International Equal Pay Day 2020: Achieving Pay Equity through Social Dialogue
18 September 2020 - In spite of significant progress in women’s education and higher rates of female labour market participation in many countries, women around the world continue to be paid less than men. Globally, the gender pay gap, which is a widely used indicator of gender inequality in the world of work, stands at about 20%.
The right to equal remuneration for men and women workers for work of equal value is a prerequisite to achieving gender equality in the world of work. The United Nations 2030 Agenda for Sustainable Development and, in particular, its target 8.5, sets out the aim to achieve by 2030 “equal pay for work of equal value” and proposes as a main indicator to compare “average hourly earnings of female and male employees”.
The COVID-19 pandemic, however, has had a major impact on women, heightening gender inequalities at work and at home. Women have been at the core of the battle against the pandemic as they make up two-thirds of the health workforce worldwide and they have been hit more severely than men by the short-term economic fallout from COVID-19. For example, large numbers of women are employed in the service sectors most affected by the lockdown. Furthermore, in developing countries, women are among the most vulnerable workers within the informal economy. The crisis has also increased women’s unpaid care work and has amplified the exposure to domestic violence.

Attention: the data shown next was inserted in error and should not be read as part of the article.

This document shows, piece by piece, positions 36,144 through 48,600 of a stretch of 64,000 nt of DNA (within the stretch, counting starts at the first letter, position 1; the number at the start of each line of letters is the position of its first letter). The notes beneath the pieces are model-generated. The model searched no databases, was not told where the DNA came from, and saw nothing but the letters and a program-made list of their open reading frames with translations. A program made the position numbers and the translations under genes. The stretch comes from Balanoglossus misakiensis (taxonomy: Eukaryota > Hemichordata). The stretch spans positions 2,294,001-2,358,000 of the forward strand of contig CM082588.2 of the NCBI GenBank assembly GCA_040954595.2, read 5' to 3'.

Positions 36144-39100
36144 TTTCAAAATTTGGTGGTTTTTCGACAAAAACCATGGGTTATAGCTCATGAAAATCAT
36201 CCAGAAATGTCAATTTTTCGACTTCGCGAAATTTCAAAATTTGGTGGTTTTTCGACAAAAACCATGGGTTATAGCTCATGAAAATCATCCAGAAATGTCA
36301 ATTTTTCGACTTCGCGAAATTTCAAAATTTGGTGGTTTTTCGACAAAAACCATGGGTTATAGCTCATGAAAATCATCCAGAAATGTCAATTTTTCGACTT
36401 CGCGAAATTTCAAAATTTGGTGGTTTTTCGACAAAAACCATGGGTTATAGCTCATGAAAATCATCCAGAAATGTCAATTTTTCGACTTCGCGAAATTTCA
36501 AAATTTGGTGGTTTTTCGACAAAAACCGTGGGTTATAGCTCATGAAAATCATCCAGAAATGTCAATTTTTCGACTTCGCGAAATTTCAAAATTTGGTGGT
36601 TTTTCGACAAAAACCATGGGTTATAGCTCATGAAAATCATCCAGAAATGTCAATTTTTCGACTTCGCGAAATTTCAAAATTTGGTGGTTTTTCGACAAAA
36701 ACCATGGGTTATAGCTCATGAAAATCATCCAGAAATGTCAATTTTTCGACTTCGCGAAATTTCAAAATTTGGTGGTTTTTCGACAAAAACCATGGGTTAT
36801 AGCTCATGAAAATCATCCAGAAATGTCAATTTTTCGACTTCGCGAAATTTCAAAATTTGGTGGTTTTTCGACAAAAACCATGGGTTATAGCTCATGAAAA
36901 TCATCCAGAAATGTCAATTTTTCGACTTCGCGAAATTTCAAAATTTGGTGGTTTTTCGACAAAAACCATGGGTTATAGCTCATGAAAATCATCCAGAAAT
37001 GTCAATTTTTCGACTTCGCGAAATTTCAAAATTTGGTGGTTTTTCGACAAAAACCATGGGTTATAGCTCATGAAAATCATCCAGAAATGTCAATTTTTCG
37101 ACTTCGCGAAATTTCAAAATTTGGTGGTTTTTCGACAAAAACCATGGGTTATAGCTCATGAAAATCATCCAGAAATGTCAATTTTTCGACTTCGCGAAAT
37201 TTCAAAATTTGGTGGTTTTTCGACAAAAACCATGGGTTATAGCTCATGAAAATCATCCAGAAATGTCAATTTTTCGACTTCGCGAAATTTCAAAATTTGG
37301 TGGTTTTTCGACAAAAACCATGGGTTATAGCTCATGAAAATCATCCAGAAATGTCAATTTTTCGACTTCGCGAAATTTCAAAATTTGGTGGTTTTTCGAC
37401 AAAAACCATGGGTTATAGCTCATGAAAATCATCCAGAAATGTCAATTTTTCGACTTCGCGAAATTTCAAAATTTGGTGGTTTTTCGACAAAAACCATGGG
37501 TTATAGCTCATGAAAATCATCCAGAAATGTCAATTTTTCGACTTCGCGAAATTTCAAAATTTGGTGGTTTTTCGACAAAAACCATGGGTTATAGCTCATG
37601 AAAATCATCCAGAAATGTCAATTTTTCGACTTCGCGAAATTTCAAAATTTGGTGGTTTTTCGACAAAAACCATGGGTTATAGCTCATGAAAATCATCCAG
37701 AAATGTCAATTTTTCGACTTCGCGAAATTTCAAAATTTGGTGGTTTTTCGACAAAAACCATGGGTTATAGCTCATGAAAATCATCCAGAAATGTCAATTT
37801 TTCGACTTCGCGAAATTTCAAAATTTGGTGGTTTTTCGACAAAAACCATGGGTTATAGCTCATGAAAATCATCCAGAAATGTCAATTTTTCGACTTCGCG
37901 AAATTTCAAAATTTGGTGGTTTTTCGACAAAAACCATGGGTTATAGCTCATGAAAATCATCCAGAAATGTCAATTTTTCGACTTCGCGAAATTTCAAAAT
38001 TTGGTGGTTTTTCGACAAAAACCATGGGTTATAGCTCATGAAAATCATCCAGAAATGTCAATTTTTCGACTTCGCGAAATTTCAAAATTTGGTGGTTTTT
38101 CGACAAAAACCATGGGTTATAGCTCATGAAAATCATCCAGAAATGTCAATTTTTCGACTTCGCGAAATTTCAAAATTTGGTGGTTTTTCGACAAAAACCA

New initiatives such as the Equal Pay International Coalition (EPIC), led by the ILO, the OECD and UN Women, bring together governments, employers, workers, and their organisations to make concrete and coordinated progress towards realising the goal of equal pay for women and men everywhere.
On this first International Equal Pay Day, the Global Deal partnership emphasises the need to accelerate change with the objective of achieving pay equity and promoting gender equality in the world of work, including through social dialogue and joint action by governments as well as employers’ and workers’ organisations. The Global Deal publication “The Contribution of Social Dialogue to Gender Equality” highlights how social partners have used social dialogue to deliver gender-equal outcomes in a range of different sectors, including in the area of equal pay for work of equal value.
Many Global Deal partners have also made voluntary commitments and are taking concrete actions to achieve equal pay and promote gender equality through social dialogue. The second edition of the Global Deal Flagship Report “Social Dialogue, Skills and COVID-19” will showcase these commitments and highlight good practices that can lead to better outcomes. The report will be launched at a high-level event on 20 October 2020.